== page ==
10 Jan The ‘real’ wildlife people
In late November, a wallaby was found on the leash-free dog beach in north Kingscliff. It was on the sand, close to the water, and in serious strife with a broken leg, unable to hop away. It was imperative that we got rescuers to the scene as quickly as possible, as the poor wallaby could be attacked by a dog at any time and subsequently suffer stress myopathy.
Corrina, Cheryl and Bruce got to the scene as swiftly as possible. It was about 7.30am and the beach was misty, and they walked about 1 km along the beach with little visibility before they found the animal.
As they approached the wallaby, a figure emerged from the mist. It was former member Michelle, who had also heard about the wallaby and had rushed to the scene. She had been busy keeping MOP’s (members of the public) and dogs away from the poor creature, who was lying on its side with water lapping at its head. A quick tide check meant the tide was going out, not coming in. Phew.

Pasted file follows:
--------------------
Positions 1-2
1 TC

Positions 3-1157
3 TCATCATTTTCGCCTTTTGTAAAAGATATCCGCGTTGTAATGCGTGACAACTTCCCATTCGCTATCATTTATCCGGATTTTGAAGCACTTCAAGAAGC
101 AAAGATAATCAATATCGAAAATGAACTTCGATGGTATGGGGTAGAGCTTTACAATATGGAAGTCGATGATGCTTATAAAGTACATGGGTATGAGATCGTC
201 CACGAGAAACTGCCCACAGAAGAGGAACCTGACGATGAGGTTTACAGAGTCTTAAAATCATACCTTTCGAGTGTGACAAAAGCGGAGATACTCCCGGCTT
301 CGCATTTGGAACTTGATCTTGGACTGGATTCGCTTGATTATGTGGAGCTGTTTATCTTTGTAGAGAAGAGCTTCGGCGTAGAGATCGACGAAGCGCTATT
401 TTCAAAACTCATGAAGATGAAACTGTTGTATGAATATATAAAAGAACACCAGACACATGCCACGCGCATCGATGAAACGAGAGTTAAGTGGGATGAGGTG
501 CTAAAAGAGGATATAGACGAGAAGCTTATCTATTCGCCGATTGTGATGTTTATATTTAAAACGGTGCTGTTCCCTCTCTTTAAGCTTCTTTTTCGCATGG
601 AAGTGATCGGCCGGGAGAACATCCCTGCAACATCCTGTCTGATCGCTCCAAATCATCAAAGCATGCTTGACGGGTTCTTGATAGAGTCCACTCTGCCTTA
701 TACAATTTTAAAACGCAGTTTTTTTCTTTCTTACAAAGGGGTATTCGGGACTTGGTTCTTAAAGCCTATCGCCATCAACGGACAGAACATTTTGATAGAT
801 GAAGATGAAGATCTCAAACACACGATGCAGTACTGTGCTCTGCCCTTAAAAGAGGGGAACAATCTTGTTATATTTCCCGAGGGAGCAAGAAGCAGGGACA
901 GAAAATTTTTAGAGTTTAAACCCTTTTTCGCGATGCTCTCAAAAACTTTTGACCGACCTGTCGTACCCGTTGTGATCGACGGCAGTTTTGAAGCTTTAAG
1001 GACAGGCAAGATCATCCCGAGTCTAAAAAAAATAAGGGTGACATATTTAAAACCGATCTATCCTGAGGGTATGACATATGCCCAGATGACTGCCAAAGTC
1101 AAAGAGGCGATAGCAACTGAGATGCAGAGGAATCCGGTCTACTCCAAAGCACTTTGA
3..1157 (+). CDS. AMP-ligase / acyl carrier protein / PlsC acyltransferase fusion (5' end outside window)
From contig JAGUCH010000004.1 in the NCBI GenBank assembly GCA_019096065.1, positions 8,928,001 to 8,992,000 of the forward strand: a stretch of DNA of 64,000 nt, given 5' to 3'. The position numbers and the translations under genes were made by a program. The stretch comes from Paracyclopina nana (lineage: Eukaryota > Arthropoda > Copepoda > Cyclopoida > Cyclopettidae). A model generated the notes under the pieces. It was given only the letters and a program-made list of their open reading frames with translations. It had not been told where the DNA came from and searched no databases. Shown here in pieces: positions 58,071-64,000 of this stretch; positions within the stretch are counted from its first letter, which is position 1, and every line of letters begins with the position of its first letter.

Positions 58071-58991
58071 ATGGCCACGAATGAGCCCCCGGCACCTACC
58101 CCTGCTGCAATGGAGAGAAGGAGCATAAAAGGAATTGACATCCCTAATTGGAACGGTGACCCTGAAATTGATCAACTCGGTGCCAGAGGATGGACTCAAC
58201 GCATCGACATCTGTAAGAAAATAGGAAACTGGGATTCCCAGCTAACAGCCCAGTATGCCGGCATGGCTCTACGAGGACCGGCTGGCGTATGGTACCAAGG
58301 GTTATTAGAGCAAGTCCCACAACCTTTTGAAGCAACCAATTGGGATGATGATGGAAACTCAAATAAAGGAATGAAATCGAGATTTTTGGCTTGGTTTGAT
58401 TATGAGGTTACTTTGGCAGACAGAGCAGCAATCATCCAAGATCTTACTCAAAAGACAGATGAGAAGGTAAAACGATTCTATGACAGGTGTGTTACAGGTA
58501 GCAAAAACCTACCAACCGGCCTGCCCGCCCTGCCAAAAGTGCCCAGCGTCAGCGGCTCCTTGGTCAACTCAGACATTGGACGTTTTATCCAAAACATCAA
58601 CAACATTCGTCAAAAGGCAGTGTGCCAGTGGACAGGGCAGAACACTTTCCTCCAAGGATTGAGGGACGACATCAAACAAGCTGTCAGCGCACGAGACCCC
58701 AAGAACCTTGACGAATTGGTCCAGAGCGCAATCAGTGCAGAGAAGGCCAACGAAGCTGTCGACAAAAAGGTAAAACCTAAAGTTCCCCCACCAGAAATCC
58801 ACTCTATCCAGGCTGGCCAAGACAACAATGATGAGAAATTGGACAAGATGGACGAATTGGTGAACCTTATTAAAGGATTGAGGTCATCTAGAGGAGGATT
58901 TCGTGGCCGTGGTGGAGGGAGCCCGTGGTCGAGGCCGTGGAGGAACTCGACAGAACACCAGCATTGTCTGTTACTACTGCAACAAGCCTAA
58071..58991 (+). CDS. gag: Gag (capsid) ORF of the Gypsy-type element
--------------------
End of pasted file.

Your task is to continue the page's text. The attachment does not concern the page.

From down the far end of the beach, Corrina emerged carrying a rolled-up stretcher for the wallaby. As she approached it, it tried to hop away, regardless of the broken leg. Quickly she grabbed it by the tail and with Michelle’s help, bundled it into a thick blanket, then placed it on the stretcher, holding onto its tail to stabilise it.
While all this was happening, a MOP asked Corrina: “Has anyone called the Wildlife people yet?” Clearly, none of us looked the real deal! Too old? Too scruffy? No fancy, branded shirts? But there we were… carrying a wallaby on a stretcher along the beach.
Having recovered from the member of public’s enquiry about when the “real” wildlife people would arrive, Corrina dutifully transported the wallaby to Currumbin Wildlife Hospital.